Every plant will act different tho...and evergreens done now typically need more hormones. I found the bottom heat really got em rooting later into fall/winter, more helpful than most factors in my experience. Even in summer, I find the bottom heat makes a big difference in what roots quickly, and what takes it's sweet time, but this may be related to my cool climate here...nights go down to the mid 50's in my prop area, so the bottom heat kicks in and warms up their bottoms noticeably right thru the summer here.

    Good luck, keep asking questions there's lots of people here learning right along with ya and we all pick up things from each other no matter how long we've been at this!

    Glen in BC

  6. #6
    Join Date
    Jun 2003
    Location
    Bolton, Ont
    Posts
    149

    willow water

    Glen, give me a detailed insruction on willow water. What do I do with water. I suppose I let the cutting soak in the water before I use the hormone.


    So do I let the cuttings soak for a while and how long. Do I use hormone afterwards.

    I initially thiught willow water was a joke until you agreed. George.

  7. #7
    Join Date
    Feb 2002
    Location
    Surrey, BC, Canada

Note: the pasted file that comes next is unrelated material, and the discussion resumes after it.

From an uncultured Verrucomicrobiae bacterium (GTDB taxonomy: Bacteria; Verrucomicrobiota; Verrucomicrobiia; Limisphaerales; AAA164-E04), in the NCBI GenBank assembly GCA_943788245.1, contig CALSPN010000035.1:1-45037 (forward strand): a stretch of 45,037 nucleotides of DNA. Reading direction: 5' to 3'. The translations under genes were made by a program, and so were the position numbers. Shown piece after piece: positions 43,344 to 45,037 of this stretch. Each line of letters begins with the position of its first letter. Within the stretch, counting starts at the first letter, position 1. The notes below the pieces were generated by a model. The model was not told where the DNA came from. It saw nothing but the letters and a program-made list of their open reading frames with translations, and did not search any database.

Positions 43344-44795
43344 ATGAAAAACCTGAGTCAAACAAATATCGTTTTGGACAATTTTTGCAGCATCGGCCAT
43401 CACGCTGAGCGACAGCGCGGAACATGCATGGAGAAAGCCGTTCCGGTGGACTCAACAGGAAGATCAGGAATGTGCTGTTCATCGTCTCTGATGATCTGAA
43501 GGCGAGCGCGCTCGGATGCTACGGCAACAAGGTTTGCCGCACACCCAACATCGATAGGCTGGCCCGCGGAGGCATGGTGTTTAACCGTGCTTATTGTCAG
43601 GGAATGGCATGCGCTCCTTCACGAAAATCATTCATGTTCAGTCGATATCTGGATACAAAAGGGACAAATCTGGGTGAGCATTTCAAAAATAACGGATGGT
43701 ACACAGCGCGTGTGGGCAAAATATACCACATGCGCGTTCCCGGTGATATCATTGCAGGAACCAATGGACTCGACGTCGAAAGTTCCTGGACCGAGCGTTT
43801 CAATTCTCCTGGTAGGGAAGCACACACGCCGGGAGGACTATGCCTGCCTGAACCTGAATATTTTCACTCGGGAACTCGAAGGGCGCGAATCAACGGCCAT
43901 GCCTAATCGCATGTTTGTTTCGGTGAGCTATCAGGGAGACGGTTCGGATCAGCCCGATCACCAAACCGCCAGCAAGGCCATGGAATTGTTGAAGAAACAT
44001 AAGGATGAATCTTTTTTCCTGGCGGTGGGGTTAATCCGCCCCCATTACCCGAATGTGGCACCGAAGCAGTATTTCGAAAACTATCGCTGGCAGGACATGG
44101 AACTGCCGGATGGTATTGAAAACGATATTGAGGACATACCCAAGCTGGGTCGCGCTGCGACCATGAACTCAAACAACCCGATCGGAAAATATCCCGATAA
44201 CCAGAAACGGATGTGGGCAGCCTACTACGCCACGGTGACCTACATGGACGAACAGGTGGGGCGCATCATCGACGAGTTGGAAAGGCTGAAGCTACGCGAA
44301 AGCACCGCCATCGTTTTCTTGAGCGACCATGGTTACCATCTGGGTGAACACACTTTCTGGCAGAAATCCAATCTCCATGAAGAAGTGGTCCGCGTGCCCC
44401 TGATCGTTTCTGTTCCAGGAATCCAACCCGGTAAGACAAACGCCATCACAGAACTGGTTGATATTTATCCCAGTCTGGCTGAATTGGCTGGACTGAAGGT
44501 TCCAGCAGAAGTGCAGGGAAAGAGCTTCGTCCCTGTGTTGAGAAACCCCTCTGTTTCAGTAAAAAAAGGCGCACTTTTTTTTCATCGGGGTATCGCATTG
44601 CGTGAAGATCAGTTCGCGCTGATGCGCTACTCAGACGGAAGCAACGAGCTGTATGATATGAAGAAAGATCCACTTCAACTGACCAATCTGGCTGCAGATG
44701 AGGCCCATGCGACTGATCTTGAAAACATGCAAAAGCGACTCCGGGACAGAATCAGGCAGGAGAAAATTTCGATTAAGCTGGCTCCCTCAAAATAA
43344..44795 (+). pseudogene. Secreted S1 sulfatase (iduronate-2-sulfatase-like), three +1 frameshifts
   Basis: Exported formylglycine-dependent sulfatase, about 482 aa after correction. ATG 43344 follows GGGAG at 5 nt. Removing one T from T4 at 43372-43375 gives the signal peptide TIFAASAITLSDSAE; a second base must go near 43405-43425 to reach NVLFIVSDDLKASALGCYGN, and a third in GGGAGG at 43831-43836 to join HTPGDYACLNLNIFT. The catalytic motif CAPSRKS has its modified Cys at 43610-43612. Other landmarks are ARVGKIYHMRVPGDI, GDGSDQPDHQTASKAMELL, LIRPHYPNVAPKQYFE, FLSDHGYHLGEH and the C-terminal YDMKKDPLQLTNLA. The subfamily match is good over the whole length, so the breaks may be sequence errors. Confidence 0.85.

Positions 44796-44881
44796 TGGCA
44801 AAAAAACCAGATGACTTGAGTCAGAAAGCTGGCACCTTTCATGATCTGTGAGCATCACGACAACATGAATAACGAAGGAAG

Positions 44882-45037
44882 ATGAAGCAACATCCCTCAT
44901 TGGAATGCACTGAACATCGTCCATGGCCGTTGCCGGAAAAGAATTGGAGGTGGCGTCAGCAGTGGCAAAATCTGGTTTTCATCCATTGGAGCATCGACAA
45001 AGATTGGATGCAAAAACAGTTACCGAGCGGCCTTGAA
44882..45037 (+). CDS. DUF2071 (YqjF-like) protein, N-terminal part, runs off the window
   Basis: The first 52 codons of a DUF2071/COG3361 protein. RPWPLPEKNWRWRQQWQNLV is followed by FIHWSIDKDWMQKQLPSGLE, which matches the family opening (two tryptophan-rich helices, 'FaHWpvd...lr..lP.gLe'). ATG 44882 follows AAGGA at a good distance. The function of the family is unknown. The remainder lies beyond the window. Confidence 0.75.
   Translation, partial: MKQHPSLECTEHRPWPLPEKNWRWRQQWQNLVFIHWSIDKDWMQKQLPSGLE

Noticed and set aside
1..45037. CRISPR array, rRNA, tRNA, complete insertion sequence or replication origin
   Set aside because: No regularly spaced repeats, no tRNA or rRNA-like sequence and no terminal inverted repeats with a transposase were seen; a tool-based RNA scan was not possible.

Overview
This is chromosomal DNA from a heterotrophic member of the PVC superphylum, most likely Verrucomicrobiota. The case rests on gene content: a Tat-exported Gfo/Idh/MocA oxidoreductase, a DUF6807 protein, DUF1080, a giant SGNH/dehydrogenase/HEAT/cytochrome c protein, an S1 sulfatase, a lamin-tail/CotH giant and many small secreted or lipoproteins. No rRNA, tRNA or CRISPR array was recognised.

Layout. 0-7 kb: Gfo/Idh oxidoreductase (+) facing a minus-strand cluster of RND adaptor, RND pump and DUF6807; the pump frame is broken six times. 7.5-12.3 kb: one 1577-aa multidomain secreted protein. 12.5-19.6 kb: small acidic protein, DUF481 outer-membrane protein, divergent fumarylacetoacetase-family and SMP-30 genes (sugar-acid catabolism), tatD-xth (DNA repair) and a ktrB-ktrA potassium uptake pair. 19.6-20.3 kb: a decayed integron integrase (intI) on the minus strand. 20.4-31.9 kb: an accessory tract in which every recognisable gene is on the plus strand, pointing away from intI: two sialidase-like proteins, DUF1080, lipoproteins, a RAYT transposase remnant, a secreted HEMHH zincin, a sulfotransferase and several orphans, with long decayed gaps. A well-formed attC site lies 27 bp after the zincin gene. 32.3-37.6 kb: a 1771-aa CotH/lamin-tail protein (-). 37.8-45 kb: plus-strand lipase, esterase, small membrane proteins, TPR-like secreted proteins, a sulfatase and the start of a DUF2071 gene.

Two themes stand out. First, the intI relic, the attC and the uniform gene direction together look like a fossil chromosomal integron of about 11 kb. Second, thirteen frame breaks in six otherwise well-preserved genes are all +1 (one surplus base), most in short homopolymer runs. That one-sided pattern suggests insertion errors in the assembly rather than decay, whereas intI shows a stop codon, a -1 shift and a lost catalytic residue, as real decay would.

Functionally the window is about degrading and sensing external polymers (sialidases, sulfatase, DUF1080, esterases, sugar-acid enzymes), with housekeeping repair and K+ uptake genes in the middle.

Posts
    221

    using willow water

    George-I make up a bucket of fresh willow water each time I'm doing a batch of cuttings (it probably doesn't last more than a few days, like any hormones unless you can fit it in the fridge!).

    To soak the cuttings, I have to be creative...pour the willow water into a big rubbermaid container, then place a web tray in the bottom to kinda hold the cuttings upright, then stick the cutting stems into my web tray so the cut ends are well into the water. In your business, you've probably already got a system for soaking your taxus and other cuttings, so go with that.

    My idea has been to keep them soaking for about 24 hrs to draw in the willow goodies, then take them out and dip in commercial hormone and stick right away.

    I have run into a snag with using gel this way, coz the soaked in willlow cuttings are wet, and the gel doesn't seem to want to stick...probably the powder hormone would work best actually. I'll experiment more next spring.

    I won't be surprised if the willow water works by itself just as well as commercial hormone, but have to do some comparisons to find out.

    Glen in BC

  8. #8
    Join Date
    Jun 2003
    Location
    Bolton, Ont
    Posts
    149

    Attn GLEN in B.C

    Glen, the property lines are divided by these Willow trees. I hoped to get rid of them but slowly. An invironmently thing.

    Now if Willow tree (magic) water works then the Willows will stay a lot longer.

    Glen in order to make it is it like TEA. Just add willow leaves and BOIL them, drain leaves and PRESTO.

    George.

  9. #9
    Join Date
    Feb 2002
    Location
    Surrey, BC, Canada
    Posts
    221

    making willow water

    George=

    Ann posted a link to a good recipe, etc., Texas Rose Rustlers I think.

    You want to remove most/all leaves, I think, just use real short bits of stem, and maybe hammer them a bit to get the good stuff out. Younger stem should have more rooting magic than older, and easier to cut up ( I use the secateurs and cut em and inch or so long ).

    One willow tree should give you all the stems you'll ever need.

    Glen in BC